Source: Democracy Now
(Photo courtesy of Rebecca Kemble)
More than a thousand Wisconsin workers marched through Madison, Wisconsin, today to protest Gov. Scott Walker’s “budget repair” bill that slashes collective bargaining rights and funding for education, healthcare and seniors’ programs. During the march, police took into custody two credentialed journalists who were filming the protest.
Democracy Now! spoke with one of the reporters, Sam Mayfield, about 15 minutes after she was cited for disorderly conduct and released. Mayfield has been documenting protests in Madison since February for an upcoming documentary.
Click here to listen to the interview.
SAM MAYFIELD: Today there was this parade of maybe a couple of thousand people coming up State Street to the Capitol itself. The parade went around the Capitol building a few times, and then folks wanted to go inside to actually be part of the hearings that were taking place. I went inside, didn’t have any trouble getting inside. I’m press, and so I was able to just go in.
There was an officer there arbitrarily exerting authority, told me to leave. I told him I was with the press. This was after, I should say, after he pushed my body. Before he told me to leave or told me anything, he pushed my body, physically touched me. And then waved me past after I said I was press.
Today I was working with a young woman, also from Vermont. She was my assistant. He told her to leave. She also said, “I’m press,” and she didn’t leave either. She stayed put to sort of film and document the police mistreatment of the protesters that were there. As people were coming into the Capitol, the police were sort of excessively forceful. I went into the rotunda, continued to film there. Someone brought it to my attention that my assistant was being arrested. I turned around, and I saw Alex being pulled and handcuffed. So I went to her just to see how she was. She was sort of in the elevator. We exchanged, you know, nonverbal communication with our eyes. Her camera was sort of dangling from her hand, and I grabbed the camera.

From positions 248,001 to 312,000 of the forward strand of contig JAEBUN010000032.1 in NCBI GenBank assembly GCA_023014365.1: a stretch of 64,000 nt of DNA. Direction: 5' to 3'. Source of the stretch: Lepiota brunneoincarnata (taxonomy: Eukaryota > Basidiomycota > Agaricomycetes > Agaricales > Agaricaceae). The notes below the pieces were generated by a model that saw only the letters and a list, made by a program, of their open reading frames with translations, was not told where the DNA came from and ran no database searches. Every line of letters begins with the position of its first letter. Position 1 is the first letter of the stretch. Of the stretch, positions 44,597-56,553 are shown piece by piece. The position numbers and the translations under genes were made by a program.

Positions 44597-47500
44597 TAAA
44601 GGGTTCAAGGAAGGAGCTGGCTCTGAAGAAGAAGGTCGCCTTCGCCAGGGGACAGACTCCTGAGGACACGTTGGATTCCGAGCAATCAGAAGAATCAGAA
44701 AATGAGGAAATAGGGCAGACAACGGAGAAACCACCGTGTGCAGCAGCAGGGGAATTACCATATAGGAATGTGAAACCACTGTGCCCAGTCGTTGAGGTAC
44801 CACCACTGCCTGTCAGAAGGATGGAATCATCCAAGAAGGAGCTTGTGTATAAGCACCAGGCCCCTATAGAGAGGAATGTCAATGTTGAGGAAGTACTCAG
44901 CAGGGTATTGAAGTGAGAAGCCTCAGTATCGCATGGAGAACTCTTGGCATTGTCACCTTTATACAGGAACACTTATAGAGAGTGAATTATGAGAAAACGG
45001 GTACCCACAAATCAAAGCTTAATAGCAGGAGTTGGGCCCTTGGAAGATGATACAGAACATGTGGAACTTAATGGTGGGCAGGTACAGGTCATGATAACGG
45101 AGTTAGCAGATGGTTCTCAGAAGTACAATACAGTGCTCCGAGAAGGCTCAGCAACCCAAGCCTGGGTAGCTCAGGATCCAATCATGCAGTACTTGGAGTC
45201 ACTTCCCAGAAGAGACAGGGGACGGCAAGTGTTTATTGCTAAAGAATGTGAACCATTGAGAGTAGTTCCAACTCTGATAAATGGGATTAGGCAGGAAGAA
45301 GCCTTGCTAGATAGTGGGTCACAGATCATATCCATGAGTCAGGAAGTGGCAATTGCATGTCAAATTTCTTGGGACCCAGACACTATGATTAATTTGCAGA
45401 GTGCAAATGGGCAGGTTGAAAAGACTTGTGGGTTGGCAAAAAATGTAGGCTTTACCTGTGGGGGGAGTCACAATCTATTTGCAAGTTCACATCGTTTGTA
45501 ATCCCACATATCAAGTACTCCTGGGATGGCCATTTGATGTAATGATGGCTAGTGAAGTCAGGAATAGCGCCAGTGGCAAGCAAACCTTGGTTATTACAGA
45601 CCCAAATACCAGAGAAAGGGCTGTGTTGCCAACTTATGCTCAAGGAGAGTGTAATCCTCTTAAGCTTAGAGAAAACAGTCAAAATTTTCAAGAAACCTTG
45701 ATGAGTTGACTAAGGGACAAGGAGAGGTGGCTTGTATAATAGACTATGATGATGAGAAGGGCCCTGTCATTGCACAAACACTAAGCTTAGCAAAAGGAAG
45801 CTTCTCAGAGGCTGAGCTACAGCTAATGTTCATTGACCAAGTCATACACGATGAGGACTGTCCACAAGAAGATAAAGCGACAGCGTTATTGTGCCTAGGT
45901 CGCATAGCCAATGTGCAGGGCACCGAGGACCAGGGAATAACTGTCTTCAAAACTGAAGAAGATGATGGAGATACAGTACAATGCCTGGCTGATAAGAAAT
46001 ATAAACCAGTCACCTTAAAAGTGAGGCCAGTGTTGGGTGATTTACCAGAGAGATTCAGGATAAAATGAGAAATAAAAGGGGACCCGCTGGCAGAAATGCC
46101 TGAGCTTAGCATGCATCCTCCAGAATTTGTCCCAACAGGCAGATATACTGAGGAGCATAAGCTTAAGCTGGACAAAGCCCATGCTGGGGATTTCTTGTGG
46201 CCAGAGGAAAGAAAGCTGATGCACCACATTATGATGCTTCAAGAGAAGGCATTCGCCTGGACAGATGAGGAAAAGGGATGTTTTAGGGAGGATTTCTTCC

This large police officer, the one who had already pushed me and had already told me to leave, said, “Now you’re under arrest.” He grabbed me and then let me go. And he tried to take my camera. I wasn’t going to give him my camera. Then he let me go. And so, I kind of—you know, we were looking for other people to just—to be documenting this and to be—you know, if there were just many people around. Then the cop called for backup, and then two other cops sort of corralled me. And then we all went downstairs in the elevator.
RENÉE FELTZ: Sam, we saw much larger protests go by in March where no one was arrested. Were you surprised that the police officers were making arrests today? And were you guys the only ones who were targeted?
SAM MAYFIELD: I was really surprised. I was surprised at the number of people that were arrested, and I was surprised at the excessive force that was exerted from the beginning. I didn’t see this happen in the times when I’ve been here in the past months. It really seemed as though this police officer was—he was ready to take any kind of action from the beginning, without even hearing what was going on. So that was a surprise.
There were, when I was in the basement of the police custody place there, there were four of us being processed. The cops seemed to be very interested in how many people were down here, what were they in here for. My feeling, from overhearing the police officers’ conversations, was that they were also surprised, and they were not happy with the number of people that had been arrested.
RENÉE FELTZ: And how about yourself? What’s your reaction to being cited and being taken out? And what’s your plans, moving forward?
SAM MAYFIELD: My feeling is that, you know, I’m frustrated that the cops are taking it to this level, that they’re arresting press as they’re documenting it. I mean, there weren’t a lot of—you know, documenting the action. There weren’t a lot of us documenting, and it was very obvious that I was press, after having presented myself as such. He knew very well that I was with the media. You know, it seems very unjust. People are being arrested at sort of—well, it seems like—it seems like sort of short notice. You know, this action happened this morning, this parade—or this afternoon, I guess, this parade. There have been—it’s been very quiet in Madison lately. So it sort of makes me nervous that this is the new—this is the new tactic. I hope that this is not the new tactic that the police are going to engage in.
RENÉE FELTZ: Well, thanks very much for your update and for your time, Sam.
SAM MAYFIELD: Yeah, for sure.